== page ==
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EJB and RMI: A Practical Introduction : Page 2

Since both RMI and EJB offer technology for the development, installation, and management of distributed Java applications in the enterprise, Java developers frequently ask whether one is a better option than the other for their given architectures. This article provides practical demonstrations for using RMI and EJB technologies, both individually and in tandem.




Application Security Testing: An Integral Part of DevOps

RMI in Use
The arithmetic calculator is a simple example of the distributed application, which books and articles very frequently use. It has almost become the traditional example, and who are we to break tradition? To present an RMI system, this demonstration will carry out the actual calculations on the server side and receive the results on the client side.

A working RMI system consists of the following parts:

  • Remote services interface definitions
  • Remotes services implementation
  • Stub and Skeleton files
  • A server with remote services
  • RMI Naming service, which allows clients to locate remote services
  • Container ("supplier") of Java classes (HTTP or FTP server)
  • A client program, which requires remote services

Definition of Interfaces
For the calculator interface, the remote service offers the following methods:

public interface Calculator extends java.rmi.Remote { public long add(long a, long b) throws java.rmi.RemoteException; public long sub(long a, long b) throws java.rmi.RemoteException; public long mul(long a, long b) throws java.rmi.RemoteException; public long div(long a, long b) throws java.rmi.RemoteException; }

Each of the listed methods can throw out an exception of RemoteException class or its derivatives. Each of these methods carries out a corresponding arithmetic operation (addition, subtraction, multiplication, and division) between two numbers, a and b.

Save all the methods above as Calculator.java and compile them with the following command:

C:\j2sdk1.4.1_02\bin\javac Calculator.java

The Java SDK is placed in the default directory C:\j2sdk1.4.1_02, but if you have it in another location, specify your own path to the Java compiler.

Implement this interface for your server as well. Name the implementation class CalculatorImpl.java:

public class CalculatorImpl extends java.rmi.server.UnicastRemoteObject implements Calculator { // Implementation need to have constructor to define possibility of // RemoteException public CalculatorImpl() throws java.rmi.RemoteException { super(); } public long add(long a, long b) throws java.rmi.RemoteException { return a + b; } public long sub(long a, long b) throws java.rmi.RemoteException { return a b; } public long mul(long a, long b) throws java.rmi.RemoteException { return a * b; } public long div(long a, long b) throws java.rmi.RemoteException { return a / b; } }

Each of the methods offered in the implementation performs an arithmetic function.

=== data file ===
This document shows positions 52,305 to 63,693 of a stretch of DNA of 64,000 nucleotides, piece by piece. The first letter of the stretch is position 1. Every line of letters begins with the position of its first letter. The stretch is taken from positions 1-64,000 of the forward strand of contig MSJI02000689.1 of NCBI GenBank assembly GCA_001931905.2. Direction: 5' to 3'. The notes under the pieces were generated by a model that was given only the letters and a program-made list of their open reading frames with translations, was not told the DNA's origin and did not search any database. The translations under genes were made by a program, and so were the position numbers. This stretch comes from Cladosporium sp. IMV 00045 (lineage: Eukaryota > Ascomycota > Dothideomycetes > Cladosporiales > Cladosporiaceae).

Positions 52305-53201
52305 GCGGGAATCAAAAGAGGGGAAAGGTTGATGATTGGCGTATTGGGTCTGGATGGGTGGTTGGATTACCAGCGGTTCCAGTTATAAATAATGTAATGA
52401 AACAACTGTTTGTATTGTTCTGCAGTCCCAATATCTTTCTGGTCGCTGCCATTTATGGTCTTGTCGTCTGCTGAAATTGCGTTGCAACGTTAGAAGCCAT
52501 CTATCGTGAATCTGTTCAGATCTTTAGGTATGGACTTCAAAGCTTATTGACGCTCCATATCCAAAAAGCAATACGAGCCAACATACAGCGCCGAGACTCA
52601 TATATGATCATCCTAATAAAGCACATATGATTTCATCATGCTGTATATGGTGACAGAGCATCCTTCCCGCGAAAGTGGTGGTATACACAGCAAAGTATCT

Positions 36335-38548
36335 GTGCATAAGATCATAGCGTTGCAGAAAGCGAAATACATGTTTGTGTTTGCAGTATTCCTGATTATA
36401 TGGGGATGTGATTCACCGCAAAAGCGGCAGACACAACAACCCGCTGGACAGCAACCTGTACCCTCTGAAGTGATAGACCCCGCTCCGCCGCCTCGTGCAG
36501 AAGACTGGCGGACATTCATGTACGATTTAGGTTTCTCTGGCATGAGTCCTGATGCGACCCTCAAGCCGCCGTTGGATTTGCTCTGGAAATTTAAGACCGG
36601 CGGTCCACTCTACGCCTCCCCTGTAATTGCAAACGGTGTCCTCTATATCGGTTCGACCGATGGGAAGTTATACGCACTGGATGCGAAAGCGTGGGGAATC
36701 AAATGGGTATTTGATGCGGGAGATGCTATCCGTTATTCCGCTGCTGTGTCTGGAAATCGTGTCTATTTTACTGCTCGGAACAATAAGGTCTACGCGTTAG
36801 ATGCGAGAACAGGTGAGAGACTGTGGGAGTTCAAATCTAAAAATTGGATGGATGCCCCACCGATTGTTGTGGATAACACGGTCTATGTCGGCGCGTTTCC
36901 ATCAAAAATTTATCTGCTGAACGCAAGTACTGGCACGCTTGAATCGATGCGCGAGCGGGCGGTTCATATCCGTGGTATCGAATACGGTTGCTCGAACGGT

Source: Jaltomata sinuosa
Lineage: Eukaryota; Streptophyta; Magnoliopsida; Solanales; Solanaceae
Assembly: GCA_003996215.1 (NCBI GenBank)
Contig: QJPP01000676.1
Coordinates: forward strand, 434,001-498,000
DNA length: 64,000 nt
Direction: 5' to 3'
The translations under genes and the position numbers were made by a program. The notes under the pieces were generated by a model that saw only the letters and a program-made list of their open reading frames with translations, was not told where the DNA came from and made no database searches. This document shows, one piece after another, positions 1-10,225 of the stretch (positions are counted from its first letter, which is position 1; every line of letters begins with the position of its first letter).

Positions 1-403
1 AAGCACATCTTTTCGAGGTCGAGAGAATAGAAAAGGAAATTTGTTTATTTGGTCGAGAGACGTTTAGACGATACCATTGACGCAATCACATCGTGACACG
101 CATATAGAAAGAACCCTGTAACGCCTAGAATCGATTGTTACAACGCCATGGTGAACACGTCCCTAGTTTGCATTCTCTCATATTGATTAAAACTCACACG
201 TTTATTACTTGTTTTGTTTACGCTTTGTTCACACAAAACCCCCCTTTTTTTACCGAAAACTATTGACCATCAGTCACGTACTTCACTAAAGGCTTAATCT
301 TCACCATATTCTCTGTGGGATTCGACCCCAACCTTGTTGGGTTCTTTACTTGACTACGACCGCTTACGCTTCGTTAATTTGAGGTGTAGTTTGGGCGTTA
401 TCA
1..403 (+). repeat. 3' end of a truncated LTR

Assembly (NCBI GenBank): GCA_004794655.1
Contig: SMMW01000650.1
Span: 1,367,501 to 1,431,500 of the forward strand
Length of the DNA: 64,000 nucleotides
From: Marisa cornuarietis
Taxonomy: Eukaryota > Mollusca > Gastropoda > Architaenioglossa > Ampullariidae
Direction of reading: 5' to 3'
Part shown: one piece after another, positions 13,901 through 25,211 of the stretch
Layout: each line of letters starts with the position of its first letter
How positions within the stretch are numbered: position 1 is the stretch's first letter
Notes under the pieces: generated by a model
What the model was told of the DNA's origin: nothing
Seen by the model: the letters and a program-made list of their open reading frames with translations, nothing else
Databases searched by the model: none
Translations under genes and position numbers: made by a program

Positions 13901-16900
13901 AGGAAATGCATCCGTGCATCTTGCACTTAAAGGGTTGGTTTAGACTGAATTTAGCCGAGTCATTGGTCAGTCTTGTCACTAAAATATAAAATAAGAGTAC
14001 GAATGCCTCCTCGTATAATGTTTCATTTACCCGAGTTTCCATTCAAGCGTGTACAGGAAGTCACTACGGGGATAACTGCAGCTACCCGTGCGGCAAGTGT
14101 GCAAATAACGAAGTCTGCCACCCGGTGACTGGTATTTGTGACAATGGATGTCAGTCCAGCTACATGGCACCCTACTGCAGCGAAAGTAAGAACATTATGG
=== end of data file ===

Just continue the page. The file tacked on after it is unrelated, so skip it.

As you can see, CalculatorImpl.java also extends the UnicastRemoteObject class, directly entering it into the RMI system. You don't have to extend the class to enter it into the RMI system, however. You can take advantage of the exportObject() method instead.

Since the CalculatorImpl class extends UnicastRemoteObject, you also have to define the constructor, designating from which declare it can throw out the RemoteException exception. When the constructor invokes the method super(), it carries out the constructor UnicastRemoteObject code, which communicates with RMI and initializes the remote objects.

The next step is to create the files Stub and Skeleton. You can do this with a special RMI compiler, which enables you to set the name of a class as an argument with the implementation. For example, enter the following command:

rmic CalculatorImpl

Finally, you need to write the server and client parts for the application. In this case, the following is the server-side code for your calculator:

import java.rmi.Naming; public class CalculatorServer { public CalculatorServer() { try { Calculator c = new CalculatorImpl(); Naming.rebind("rmi://localhost:1099/CalculatorService", c); } catch (Exception e) { System.out.println(e.printStackTrace()); } } public static void main(String args[]) { new CalculatorServer(); } }

As you can see, this class simply creates a copy of the Calculator interface based on its implementation (CalculatorImpl) and assigns it a name in the naming service (with the help of the Naming.rebind() method).

So the client-side code will look like this:

import java.rmi.Naming; import java.rmi.RemoteException; import java.net.MalformedURLException; import java.rmi.NotBoundException; public class CalculatorClient { public static void main(String[] args) { try { Calculator c = (Calculator) Naming.lookup("rmi://localhost/CalculatorService"); System.out.println( c.sub(8, 2) ); System.out.println( c.add(4, 5) ); System.out.println( c.mul(6, 7) ); System.out.println( c.div(8, 2) ); } catch (Exception e) { System.out.println(e.printStackTrace()); } } }

Execute Your RMI System
Now, having compiled all the classes and created the files Stub and Skeleton, you can execute your RMI system, which requires three separate consoles. In the first one, you start RMI Registry with the command rmiregistry. In the next console, start your server with the command java CalculatorServer. The server will start, load the implementation into memory, and wait for connections from clients. Lastly, start the client application with the command java CalculatorClient. If everything passes correctly, you will see the following result in the client console:

6 9 42 4

That's it. You have created and tested your own complete RMI system.

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